“Today the goals are different”: the media’s lost generation?

“The media business has always been a deeply competitive bastion of ambition; yet today’s journalists—including both those sidelined by layoffs and those still clinging desperately their workplace desks—have been left to wonder whether the very idea of ambition makes sense anymore.”

New York City journalist Lesley M.M. Blume recently wrote about the changing notion of career trajectory in Slate’s The Big Money. When Matt Drudge and Ariana Huffington have the “prestige jobs” because they “just did it,” and the big magazines, newspapers and networks are not hiring new talent anymore, what happens to the old idea of moving up the ladder from editorial assistant to editor-in-chief or from desk assistant to senior producer?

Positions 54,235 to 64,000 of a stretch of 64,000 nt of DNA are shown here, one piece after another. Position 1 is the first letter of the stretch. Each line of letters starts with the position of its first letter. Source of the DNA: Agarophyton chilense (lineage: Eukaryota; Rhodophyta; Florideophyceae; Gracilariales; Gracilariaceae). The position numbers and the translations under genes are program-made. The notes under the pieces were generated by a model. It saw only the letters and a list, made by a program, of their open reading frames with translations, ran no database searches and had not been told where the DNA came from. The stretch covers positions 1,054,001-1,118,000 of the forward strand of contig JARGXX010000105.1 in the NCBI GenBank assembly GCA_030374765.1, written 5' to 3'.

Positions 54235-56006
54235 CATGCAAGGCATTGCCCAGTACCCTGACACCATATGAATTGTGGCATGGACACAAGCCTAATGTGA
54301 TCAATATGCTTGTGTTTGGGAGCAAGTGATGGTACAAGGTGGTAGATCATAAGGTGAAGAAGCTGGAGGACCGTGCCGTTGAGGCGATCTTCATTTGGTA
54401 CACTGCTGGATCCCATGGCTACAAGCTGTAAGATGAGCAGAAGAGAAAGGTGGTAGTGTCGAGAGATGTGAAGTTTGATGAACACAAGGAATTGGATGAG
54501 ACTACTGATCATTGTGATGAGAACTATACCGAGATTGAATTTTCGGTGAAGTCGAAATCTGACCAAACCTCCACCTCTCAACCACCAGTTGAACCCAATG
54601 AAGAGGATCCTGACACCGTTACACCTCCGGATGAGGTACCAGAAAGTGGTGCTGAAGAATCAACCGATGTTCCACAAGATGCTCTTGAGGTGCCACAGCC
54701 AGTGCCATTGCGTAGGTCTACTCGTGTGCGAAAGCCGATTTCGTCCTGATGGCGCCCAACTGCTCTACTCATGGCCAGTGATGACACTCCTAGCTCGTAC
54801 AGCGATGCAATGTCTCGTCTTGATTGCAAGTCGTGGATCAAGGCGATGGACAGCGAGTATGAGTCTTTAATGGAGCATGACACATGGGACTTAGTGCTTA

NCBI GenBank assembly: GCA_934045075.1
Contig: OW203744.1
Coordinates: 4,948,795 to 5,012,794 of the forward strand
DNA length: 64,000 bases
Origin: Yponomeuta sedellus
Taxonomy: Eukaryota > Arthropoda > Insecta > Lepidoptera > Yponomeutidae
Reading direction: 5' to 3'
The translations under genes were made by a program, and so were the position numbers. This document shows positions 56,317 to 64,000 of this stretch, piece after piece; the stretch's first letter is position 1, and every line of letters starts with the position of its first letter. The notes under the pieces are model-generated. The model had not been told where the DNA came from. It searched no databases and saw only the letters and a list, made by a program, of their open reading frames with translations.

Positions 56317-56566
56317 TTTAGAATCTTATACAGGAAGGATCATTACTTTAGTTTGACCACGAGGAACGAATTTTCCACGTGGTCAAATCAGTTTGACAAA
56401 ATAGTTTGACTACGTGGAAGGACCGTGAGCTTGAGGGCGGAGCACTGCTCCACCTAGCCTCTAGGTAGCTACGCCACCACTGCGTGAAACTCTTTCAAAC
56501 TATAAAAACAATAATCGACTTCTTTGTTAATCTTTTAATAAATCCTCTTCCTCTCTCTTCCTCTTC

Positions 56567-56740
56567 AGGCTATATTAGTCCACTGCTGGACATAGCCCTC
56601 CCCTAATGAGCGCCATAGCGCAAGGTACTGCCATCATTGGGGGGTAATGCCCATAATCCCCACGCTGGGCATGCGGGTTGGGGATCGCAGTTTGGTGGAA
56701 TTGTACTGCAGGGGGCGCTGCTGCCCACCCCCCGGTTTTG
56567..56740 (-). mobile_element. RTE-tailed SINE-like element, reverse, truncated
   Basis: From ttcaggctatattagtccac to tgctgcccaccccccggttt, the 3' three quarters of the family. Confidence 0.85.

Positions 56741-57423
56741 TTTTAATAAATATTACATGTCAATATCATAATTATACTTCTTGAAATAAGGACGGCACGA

Blume’s article continues:

“As the traditional media model buckles, the accompanying iconography is changing as well. Budding editors used to strive to be the next Anna Wintour, Graydon Carter, or Jann Wenner; or perhaps their aspirations centered on becoming the next Amanpour or Jennings. If you were really old-school, your hero of choice might have been Bob Woodward or even Edward Murrow.

In today’s news business, Arianna Huffington and Matt Drudge both have prestige jobs,” says Dan Abrams, a legal correspondent for NBC and CEO of recently founded media-strategy-firm Abrams Research. “They have created entities without anyone tapping them to do it; they just did it. The future kingmakers will be more entrepreneurial.”

(Hat tip to @kimpittaway)